We go for easy, functional, re-usable terrain that looks good enough (for us), so unpainted polystyrene foam sheets fit the bill! We tried it firstly with Eylau and were really pleased with the 'look'--plus it was great as a playing surface. There's no expense spared too, with the innovative, new wargaming terrain effect called 'chalk' that we use for the roads!

  2. Looks great. Oh for a few French guns to aim at all those Austrians heading for the bridge...

    1. Yes, they are all too few on that side of the battlefield—in fact few guns altogether compared with the later battles of 1814...

  3. Very impressive looking, James. I am planning on doing Montmirail at Historicon in July, and am debating whether to do a second 1814 action, or reach back to 1813 (probably the Katzbach or Gross Beeren). I shall have to give La Rothiere serious consideration! I have the winter stuff from Eylau, so not much new should be needed.

    BTW, the landscape here in Connecticut looks pretty much like your table, and has for the past 6 weeks. More snow on the way next week!

    1. I have not forgotten that I'm sending the scenario to you Peter. I thought I'd wait until we are finished, so that I know how the victory conditions work (or do not).
      I s'pose it is more fun playing on snow terrain when it is sunny and warm?!

    2. This comment has been removed by the author.

    3. Thanks, James.

      The last 2 years it has been over 100 degrees F in Fredericksburg in July, however!

  4. I was most impressed by the whistling wind sound affect. All those photos have come up well, especially those menacing Austrians. The labels blend in well. See you next Saturday.


    Mark aka Marc

  5. Simple answer for the snow effect. I went with something more ambitious in 2007:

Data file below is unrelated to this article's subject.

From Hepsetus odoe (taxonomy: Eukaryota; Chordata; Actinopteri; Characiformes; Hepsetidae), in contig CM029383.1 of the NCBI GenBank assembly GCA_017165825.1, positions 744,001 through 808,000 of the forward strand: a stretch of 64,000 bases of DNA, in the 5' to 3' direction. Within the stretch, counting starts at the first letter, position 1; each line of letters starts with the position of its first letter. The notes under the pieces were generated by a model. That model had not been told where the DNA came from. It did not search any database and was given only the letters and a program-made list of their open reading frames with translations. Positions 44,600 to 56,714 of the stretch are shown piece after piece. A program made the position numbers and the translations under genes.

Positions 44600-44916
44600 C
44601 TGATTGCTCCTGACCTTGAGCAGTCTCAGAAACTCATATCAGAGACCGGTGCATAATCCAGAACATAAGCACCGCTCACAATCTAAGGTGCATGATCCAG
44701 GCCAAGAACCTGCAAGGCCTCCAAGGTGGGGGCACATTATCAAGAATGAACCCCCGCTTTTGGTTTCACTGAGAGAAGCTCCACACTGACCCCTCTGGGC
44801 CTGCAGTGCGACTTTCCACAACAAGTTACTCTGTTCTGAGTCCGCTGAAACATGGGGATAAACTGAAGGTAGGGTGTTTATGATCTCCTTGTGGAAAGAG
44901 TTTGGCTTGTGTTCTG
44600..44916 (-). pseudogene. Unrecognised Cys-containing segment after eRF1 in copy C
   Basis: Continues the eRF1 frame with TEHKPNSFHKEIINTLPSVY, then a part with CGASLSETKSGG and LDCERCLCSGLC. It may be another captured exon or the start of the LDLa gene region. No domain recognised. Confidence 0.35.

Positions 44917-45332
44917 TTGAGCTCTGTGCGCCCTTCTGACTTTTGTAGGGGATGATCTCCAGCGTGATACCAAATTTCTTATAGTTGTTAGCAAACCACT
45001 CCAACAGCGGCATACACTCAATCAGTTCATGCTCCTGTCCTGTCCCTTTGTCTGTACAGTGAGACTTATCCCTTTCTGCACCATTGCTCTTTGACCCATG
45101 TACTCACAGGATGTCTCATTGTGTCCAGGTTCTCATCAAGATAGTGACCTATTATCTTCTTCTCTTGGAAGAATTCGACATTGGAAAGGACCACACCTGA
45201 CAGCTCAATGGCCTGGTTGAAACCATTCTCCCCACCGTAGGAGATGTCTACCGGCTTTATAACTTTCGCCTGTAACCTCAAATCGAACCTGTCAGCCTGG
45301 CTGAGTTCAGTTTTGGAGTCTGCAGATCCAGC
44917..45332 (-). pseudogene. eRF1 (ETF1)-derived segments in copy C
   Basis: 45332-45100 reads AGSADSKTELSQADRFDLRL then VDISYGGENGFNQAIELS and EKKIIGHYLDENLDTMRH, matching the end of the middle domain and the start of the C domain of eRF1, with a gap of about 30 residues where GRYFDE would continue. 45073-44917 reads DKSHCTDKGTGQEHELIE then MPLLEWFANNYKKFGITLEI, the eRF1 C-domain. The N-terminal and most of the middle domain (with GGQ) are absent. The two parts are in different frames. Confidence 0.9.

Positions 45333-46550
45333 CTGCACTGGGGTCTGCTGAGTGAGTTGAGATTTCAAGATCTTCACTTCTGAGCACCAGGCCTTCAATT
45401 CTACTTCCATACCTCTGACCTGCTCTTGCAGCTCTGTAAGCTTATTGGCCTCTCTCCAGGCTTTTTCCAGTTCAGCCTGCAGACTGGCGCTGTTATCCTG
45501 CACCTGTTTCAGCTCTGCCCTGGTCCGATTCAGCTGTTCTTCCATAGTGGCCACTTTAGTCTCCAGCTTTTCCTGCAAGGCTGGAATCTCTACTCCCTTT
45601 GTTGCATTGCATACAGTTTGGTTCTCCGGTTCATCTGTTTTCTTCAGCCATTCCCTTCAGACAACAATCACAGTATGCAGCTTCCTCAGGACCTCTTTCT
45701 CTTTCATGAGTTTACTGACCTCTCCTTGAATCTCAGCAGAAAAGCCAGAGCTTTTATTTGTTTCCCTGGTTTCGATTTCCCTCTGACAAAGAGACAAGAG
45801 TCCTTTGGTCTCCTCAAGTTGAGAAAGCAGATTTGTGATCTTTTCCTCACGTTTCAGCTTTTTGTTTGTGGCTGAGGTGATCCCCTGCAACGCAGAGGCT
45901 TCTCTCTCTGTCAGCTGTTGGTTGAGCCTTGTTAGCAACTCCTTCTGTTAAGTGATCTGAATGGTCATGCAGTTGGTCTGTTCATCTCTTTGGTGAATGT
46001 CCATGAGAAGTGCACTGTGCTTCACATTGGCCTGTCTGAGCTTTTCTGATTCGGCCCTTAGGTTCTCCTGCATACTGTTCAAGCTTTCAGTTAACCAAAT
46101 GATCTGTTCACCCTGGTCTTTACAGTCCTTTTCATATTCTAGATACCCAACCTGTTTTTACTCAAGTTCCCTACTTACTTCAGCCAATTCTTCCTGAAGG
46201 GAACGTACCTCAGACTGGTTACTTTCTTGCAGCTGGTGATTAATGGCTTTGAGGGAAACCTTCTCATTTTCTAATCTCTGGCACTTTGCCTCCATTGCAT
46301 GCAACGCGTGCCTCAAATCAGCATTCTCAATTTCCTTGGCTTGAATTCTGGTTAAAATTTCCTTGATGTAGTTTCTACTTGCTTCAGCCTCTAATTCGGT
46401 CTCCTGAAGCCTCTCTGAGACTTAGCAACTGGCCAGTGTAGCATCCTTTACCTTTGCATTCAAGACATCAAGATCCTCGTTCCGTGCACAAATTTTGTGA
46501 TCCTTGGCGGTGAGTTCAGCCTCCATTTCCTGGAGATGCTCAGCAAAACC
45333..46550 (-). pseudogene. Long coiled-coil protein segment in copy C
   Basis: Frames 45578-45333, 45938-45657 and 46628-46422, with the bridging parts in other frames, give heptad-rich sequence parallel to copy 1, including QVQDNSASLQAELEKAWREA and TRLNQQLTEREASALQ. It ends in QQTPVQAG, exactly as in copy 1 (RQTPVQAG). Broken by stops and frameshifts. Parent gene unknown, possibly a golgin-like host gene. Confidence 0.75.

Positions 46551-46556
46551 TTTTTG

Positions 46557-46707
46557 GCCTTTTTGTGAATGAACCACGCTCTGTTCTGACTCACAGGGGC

That MASS of Austrians just looks nasty ... if they can get into the battle ... ouch!

    1. Ice machine and all? Amazing!

      We played it out yesterday, so I'll try to post the report soon.

  6. Yes I have always tended to avoid snow as I don't wantbto be stuck with unuseable terrain,maybe as cloth. Looks a great game.

  7. Yes I have always tended to avoid snow as I don't wantbto be stuck with unuseable terrain,maybe as cloth. Looks a great game.

    1. Thanks Phil. I'm the opposite and have been suggesting to the fellas that we should do all of our battles with snow terrain; Waterloo on ice perhaps?!

  8. Great looking game! :) long time lurker trying to get a bit more vocal as I know a bit of encouragement goes a long way when you're knee deep in a project! Just wanted to say your blog is one of the major inspirations for me to try and emulate your efforts! So keep up the good work and keep the reports coming I'm looking forward to seeing those austrians trying to get over that bridge! Lol :)

    1. Thanks so much Robert, your encouraging words are most gratefully received! I/we shall follow your blog with interest, now that you have alerted us to its existence!

  9. A great start...and a fantastic battle...I missed this first part, but therefore I could see the whole battle at once, very nice James, very nice..